"By Aeroplane to Pygmyland" Accounts of the 1926 Smithsonian-Dutch Expedition to New Guinea

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Journal of Matthew Stirling
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September 11, 1926 : Explorators Camp/Tombe Village

September 11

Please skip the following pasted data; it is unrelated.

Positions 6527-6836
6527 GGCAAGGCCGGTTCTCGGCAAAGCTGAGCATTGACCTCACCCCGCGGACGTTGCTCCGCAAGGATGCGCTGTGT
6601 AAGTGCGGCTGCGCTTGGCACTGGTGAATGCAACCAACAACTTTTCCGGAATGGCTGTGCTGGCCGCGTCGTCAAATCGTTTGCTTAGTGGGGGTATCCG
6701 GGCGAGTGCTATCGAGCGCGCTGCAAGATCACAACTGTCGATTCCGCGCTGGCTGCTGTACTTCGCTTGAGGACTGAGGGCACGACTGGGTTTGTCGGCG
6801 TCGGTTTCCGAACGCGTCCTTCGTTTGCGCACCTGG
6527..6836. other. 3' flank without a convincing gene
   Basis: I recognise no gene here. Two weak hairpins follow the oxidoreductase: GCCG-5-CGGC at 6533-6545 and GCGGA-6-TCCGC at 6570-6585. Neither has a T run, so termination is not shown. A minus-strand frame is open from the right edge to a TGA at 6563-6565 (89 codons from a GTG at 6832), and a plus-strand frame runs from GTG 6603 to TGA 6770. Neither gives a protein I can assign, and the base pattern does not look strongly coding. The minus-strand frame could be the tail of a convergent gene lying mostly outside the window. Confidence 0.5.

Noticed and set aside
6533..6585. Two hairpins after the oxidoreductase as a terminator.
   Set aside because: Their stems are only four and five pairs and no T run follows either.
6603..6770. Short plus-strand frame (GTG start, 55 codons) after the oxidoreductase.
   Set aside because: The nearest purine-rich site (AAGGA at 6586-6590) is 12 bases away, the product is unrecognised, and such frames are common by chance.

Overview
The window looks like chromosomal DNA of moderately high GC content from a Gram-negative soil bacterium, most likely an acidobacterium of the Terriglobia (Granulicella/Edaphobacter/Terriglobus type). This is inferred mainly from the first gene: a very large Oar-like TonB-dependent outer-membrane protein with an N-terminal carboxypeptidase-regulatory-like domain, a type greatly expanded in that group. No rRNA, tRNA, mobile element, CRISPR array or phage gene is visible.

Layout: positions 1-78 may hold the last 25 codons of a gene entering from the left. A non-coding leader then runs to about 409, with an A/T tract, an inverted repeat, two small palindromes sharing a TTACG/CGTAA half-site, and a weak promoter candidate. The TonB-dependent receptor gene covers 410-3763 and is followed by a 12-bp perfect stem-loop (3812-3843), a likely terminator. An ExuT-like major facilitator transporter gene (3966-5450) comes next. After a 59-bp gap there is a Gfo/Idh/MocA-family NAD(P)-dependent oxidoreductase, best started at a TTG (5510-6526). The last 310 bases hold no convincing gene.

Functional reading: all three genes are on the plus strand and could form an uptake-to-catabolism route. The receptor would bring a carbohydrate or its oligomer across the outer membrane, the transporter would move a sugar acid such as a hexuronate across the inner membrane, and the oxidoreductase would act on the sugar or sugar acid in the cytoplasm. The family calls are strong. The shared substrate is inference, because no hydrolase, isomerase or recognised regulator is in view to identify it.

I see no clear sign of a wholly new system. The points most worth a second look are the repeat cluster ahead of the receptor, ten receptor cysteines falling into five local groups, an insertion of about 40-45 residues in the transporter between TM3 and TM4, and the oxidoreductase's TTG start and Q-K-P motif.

This morning again we had a number of new visitors from a distant village and as usual when new men come, we had an active day of trading. The newcomers now hand over their goods to the old timers who do the trading for them. They get very critical of the cowries now and usually want to inspect several before accepting one. The most valuable are the ones that approach a [V1/V2: drawing of a cowrie] shape with distinct "shoulders" on the side rather than those which are a smooth oval shape. Some of them do not seem to know how to assess them, but always reject the first one offered as a matter of principle, assuming evidently that I will always offer a poor one first, then accept the 2nd or 3rd without regard to shape or condition. They always inspect the under side and the manner in which they are broken for stringing seems to have considerable weight with the expert assayers. The ones of dull surface are always rejected. The women are quite friendly and about as coy as at Bisano, but for some reason they have the un-feminine trait of objecting to being photographed. It is necessary to get posed pictures to have Igoon order them to stand before the camera; which they then do with a thoroughly woebegone and spiritless countenance which is generally fixed in gaze on the ground at their feet.

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